More fallout from mass surveillance of files online
Internet users’ private messages, files, and photos of everyday people are increasingly being examined by tech companies, which check the data against government databases. While this is not a new practice, the public is being told this massive scanning should extend to nearly every reach of their online activity so that police can more productively investigate crimes related to child sexual abuse images, sometimes called CSAM.
We don’t know much about how the public gets watched in this way. That’s because neither the tech companies that do the scanning, nor the government agencies they work with, share details of how it works. But we do know that the scanning is far from perfect, despite claims to the contrary. It makes mistakes, and those mistakes can result in false accusations of child abuse. We don’t know how often such false accusations happen, or how many people get hurt by them.
The spread of CSAM causes real harms, and tech companies absolutely should work on new ways of fighting it. We have suggested some good ways of doing so, like building better reporting tools, privacy-respecting warning messages, and metadata analysis.
An article published yesterday in the New York Times reports on how Google made two of these false accusations, and the police follow-up. It also highlights Google’s refusal to correct any of the damage done by its erroneous scans, and the company’s failed human review processes. This type of scanning is increasingly ubiquitous on tech products we all use, and governments around the world want to extend its reach even further, to check even our most private, encrypted conversations. The article is especially disturbing, not just for the harm it describes to the two users Google falsely accused, but also as a warning of potentially many more such mistakes to come.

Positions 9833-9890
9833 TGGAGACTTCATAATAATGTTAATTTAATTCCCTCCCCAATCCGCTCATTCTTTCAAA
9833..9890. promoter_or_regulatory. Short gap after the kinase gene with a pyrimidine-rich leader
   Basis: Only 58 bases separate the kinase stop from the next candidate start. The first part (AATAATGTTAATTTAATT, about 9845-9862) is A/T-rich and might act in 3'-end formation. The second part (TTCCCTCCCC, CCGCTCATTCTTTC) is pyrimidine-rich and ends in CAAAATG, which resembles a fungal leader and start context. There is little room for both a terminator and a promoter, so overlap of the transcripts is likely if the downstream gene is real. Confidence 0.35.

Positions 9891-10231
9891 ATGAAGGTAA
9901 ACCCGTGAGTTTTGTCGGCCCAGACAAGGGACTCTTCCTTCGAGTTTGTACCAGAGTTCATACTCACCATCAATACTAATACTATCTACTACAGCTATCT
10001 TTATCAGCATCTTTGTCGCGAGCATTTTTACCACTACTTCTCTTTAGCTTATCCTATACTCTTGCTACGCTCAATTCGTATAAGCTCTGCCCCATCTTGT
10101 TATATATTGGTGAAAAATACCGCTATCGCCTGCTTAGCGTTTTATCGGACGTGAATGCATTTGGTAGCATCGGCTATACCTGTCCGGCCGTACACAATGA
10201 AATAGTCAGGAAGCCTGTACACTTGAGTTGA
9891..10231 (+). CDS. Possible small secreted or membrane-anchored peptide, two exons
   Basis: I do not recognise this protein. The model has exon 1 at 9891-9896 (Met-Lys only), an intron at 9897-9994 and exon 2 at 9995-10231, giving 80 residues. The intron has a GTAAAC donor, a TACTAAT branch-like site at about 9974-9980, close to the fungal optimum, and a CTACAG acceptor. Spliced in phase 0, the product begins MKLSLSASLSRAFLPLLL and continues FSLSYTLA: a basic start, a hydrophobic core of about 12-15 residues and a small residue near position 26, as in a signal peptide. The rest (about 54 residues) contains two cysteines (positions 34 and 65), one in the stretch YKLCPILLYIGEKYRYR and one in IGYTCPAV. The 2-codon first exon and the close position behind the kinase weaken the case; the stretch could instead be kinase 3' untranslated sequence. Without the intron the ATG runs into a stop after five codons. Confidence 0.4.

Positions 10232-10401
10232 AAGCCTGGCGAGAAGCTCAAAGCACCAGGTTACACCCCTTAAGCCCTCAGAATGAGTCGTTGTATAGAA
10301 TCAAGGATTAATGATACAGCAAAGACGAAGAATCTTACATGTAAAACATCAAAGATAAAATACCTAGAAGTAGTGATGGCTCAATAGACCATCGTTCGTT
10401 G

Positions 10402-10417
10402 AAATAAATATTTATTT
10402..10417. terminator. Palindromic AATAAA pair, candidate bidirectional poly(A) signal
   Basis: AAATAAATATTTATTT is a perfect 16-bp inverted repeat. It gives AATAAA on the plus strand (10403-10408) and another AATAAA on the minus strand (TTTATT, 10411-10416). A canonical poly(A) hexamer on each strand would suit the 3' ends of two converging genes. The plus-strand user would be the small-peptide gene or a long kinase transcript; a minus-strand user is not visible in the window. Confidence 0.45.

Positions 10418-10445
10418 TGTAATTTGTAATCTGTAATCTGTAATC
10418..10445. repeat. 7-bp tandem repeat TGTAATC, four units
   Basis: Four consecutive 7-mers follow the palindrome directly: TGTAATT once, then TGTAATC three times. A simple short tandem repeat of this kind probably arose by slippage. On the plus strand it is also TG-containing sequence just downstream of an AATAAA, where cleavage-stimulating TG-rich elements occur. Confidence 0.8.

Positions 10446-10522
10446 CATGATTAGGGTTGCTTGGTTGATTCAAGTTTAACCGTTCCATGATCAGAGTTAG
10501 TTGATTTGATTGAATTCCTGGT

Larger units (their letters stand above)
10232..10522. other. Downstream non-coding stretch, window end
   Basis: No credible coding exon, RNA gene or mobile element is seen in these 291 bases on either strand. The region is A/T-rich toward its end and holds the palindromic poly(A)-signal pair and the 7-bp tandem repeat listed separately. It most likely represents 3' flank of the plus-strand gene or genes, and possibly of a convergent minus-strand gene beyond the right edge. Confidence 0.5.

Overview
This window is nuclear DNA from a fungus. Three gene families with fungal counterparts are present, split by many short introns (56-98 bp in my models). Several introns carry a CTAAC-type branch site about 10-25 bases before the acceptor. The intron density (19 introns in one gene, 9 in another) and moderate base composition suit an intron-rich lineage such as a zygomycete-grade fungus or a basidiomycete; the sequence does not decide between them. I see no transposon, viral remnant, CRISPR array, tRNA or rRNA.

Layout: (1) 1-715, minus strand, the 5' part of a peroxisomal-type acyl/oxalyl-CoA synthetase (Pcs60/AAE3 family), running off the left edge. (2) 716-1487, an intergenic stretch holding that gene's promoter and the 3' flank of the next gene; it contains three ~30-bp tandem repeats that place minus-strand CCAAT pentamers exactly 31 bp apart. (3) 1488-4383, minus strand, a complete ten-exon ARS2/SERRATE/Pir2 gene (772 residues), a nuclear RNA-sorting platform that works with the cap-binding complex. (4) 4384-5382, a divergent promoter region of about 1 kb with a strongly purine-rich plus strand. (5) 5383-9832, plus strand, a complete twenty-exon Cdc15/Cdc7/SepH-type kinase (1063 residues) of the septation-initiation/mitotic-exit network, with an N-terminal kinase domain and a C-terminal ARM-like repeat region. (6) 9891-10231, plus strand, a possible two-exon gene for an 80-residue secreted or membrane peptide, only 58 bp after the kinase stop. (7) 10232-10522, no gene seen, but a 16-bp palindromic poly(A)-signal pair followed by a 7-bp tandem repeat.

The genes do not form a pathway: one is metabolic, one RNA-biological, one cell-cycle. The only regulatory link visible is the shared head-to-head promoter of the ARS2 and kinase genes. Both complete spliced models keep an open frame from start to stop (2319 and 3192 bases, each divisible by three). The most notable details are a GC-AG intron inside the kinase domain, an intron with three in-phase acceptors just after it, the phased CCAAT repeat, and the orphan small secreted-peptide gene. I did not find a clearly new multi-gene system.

Google’s AI System Failed, And Its Employees Failed Too
In February of last year, Google’s algorithms wrongly flagged photos taken by two fathers in two different states as being images of child abuse. In both cases, the fathers—one in San Francisco, one in Houston—had small children with infections on their genitals, and had taken photos of the area at the request of medical professionals.
Google’s algorithms, and the employees who oversee them, had a different opinion about the photos. Without informing either parent, Google reported them to the government. That resulted in local police departments investigating the parents.
The company also chose to perform its own investigation. In the case of Mark, the San Francisco father, Google employees looked at not just the photo that had been flagged by their mistaken AI, but his entire collection of family and friend photos.
Both the Houston Police Department and the San Francisco Police Department quickly cleared the fathers of any wrongdoing. But Google refused to hear Mark’s appeal or reinstate his account, even after he brought the company documentation showing that the SFPD had determined there was “no crime committed.” Remarkably, even after the New York Times contacted Google and the error was clear, the company continues to refuse to restore any of Mark’s Google accounts, or help him get any data back.
Google’s False Accusations Cause Real Harm
Google has a right to decide which users it wants to host. But it was Google’s incorrect algorithms, and Google’s failed human review process, which caused innocent people to be investigated by the police in these cases. It was also Google’s choice to destroy without warning and without due process these fathers’ email accounts, videos, photos, and in one case, telephone service. The consequences of the company’s error are not trivial.
We don’t know how many other people Google has wrongly accused of child abuse, but it’s likely many more than these two. Given the massive scope of the content it scans, it could be hundreds, or thousands.
Mark and Cassio, the two fathers wrongly flagged by Google, were accused within one day of each other in February 2021. That could be coincidental timing, or it could suggest that one or more flaws in Google’s system—either flaws in the AI software, or flaws in the human review process—were particularly manifest at that time.